Vision Partners

Vision Partner Definition

Vision Partners participate as full members of the Board of Directors undertaking responsibilities for policy-making and management. They commit to:

  • Make an initial financial contribution to indicate serious intent and to raise funds annually for the operations of Five Oaks
  • Recruit volunteers to serve on the Board and working groups related to program, site planning and maintenance, fund raising
  • Participate in planning and leading interfaith/intercultural events
  • Work together to obtain grants for programs, research, site development
  • Take responsibility for their own programming

The advantages for Vision Partners are:

  • Having a safe and sacred place that a community can call its own
  • Connecting faith and traditions to care of the earth on beautiful land, in lush forest beside running water
  • Being a participating member of one of the first interfaith/intercultural residential centres in Canada and by doing so, contribute to a model of interfaith/ intercultural understanding and action for society today
  • Participating in an opportunity to strengthen each other
  • Knowing that time is reserved for their own programs and events
    • Sharing in promotion of events through website and newsletter
  • Having a say in how the site is used and developed

Current Vision Partners

Six Nations

Rhonda Johns—Five Oaks Board member, attendee at Native Spirituality retreats and Program Coordinator of Nations Uniting on the Six Nations reserve—had a dream. In her work, she engaged with a lot of seniors, many of them residential school survivors, and with youth who don’t know who they are and where they belong. Observing this intergenerational dynamic, she realized that many on the reserve needed to experience healing. She asked herself what she could do. The answer that came was to create a healing centre in partnership with Six Nations and Five Oaks, so that those who feel lost can experience a place where they belong, where they can be close to the water and on the land with all that nature offers. She sees Five Oaks as a place where elders can teach their traditions to youth and help them discover their own spirituality. She wanted to offer this dream based on her listening to community people to find out what they want and what they would want a healing centre to provide.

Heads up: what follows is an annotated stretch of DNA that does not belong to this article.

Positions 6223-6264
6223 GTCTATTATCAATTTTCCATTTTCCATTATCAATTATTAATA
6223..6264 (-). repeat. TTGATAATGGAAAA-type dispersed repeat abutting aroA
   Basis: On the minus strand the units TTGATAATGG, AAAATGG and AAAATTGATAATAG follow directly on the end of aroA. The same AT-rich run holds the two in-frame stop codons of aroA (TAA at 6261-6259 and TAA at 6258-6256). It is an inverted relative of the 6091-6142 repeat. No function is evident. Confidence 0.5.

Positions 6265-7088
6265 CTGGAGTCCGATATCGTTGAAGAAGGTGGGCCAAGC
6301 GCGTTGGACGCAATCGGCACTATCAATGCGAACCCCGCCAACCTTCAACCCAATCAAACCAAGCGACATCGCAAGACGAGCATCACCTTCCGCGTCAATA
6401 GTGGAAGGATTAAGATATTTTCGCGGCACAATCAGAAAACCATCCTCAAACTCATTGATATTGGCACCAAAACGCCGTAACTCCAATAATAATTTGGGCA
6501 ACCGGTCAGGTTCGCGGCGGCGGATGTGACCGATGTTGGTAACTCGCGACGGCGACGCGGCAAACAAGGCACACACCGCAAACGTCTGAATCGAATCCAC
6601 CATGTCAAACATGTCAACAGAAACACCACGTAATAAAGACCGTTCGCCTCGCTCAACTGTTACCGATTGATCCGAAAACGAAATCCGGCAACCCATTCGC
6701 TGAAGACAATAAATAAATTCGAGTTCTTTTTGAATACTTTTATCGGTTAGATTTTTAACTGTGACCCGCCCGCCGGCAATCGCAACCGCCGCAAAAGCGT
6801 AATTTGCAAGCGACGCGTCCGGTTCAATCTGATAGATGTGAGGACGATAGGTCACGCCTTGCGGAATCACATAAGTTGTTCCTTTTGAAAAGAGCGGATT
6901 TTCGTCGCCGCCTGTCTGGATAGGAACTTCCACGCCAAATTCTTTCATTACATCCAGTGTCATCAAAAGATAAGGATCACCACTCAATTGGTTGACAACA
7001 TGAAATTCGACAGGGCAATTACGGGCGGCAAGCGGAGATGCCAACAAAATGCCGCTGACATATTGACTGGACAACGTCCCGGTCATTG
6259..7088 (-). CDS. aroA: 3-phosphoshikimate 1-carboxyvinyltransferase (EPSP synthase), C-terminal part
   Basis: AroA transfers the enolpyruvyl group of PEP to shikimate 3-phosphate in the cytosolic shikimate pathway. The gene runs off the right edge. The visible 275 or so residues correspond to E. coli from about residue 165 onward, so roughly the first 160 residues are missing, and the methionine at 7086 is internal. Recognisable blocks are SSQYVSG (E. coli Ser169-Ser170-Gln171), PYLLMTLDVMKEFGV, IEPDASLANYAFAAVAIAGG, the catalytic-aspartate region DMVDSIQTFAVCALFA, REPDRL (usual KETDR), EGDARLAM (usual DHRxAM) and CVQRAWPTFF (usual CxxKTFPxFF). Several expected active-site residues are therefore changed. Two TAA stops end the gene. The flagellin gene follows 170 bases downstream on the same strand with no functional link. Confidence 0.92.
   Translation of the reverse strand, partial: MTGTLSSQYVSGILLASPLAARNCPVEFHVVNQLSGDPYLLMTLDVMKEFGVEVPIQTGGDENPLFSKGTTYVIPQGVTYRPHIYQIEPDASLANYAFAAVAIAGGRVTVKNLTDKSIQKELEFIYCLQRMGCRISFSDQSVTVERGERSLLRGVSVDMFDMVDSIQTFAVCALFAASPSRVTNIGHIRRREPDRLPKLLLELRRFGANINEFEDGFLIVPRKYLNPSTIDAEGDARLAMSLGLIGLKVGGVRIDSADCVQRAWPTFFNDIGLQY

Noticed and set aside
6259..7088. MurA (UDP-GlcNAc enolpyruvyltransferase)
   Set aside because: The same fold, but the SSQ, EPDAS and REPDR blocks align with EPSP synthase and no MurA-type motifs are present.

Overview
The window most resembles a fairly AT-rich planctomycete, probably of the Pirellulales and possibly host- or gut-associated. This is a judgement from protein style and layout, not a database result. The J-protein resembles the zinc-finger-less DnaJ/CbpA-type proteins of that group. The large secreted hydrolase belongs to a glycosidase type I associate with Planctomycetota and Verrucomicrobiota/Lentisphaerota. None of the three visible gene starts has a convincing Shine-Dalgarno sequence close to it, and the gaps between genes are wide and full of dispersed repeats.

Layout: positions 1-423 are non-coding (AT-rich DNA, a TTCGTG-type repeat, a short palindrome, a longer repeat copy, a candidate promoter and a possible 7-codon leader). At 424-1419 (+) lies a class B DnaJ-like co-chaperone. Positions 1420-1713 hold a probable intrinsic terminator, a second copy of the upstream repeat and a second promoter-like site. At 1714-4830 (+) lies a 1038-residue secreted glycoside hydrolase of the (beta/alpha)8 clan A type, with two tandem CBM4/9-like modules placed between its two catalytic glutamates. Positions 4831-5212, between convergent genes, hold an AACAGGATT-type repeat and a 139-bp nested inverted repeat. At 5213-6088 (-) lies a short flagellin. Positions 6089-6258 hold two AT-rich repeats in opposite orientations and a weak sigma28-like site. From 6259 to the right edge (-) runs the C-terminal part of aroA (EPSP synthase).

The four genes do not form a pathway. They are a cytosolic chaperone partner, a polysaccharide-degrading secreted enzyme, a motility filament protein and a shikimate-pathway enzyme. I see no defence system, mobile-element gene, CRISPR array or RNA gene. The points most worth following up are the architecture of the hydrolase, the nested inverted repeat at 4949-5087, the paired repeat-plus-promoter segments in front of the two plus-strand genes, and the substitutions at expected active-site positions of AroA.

A presentation of the partnership proposal was made to the February 21st, 2017 Six Nations Council Meeting. At the March 21st meeting of Council, the Six Nations Elected Council supported a partnership with Five Oaks for one year and made a $50,000 financial commitment. This relationship continues. Rhonda Johns serves as a member of the Five Oaks Board of Directors. Renee Thomas-Hill has also participated. Other members of the community are being approached to join the Board. Numerous Six Nations related programs are now held at Five Oaks .A purification lodge will be constructed in 2019.

United Church of Canada

Although the United Church no longer provides operating funds for Education and Retreat Centres, the Centres are still able to access funds for programming that support the mission of the denomination. Region 9 in the new structure of the United Church is willing to have its Executive Secretary serve as an ex officio member of the Board and to maintain oversight of the Centre on behalf of other regions.

Muslim Community

The news that Five Oaks might close reached Kofi Hope, Executive Director for Careers Education Empowerment for Young Black Professionals. As a United Church youth, he attended events at Five Oaks. He later led events at the Centre. Shocked at this news, he contacted friends to explore ways to “save” Five Oaks, including former Director Mardi Tindale and Ausma Malik, who had led a national youth leadership training event at Five Oaks with Kofi.

Ausma and her brother Abdul-Rehman felt a call to help Five Oaks continue to do its important work. Their view was:
we all are less if Five Oaks were gone; we all benefit when we strengthen each other’s community of faith and act for peace and justice and care of the earth together.

Abdul-Rehman and Ausma committed to work with the Muslim philanthropic community to raise funds to show their commitment to being partners with Five Oaks Centre. They expressed the conviction that in these times, there needs to be a place like Five Oaks where Muslim groups can feel safe; where they belong; where they are accepted. They strongly support the concept of an interfaith/intercultural centre where people of faith or no faith can explore the depths of each other’s faith and traditions to find the wisdom to meet the challenges of life today. In the process, such dialogue will enrich each tradition. The fact that Five Oaks is on the sacred ground of the Six Nations people and that Six Nations will also be a partner in the life of the Centre was very appealing.

Mahmoud Haddera, former imam of the Mosque in St. John’s and a Professor of Engineering at Memorial University, who now resides in London, Ontario is still involved in interfaith work. He was invited to be part of a conversation about the future of Five Oaks. He willingly contacted Belal Tassi of the London branch of the Muslim Association of Canada (MAC) and Omar Hamam. They, along with Imam Abu Noman Tarek of Brantford, visited Five Oaks and committed to pursuing partnership. Some of their youth groups had already used Five Oaks for their own events. This London based community has provided moral support and sound advice as well as material support especially in establishing an interfaith prayer room.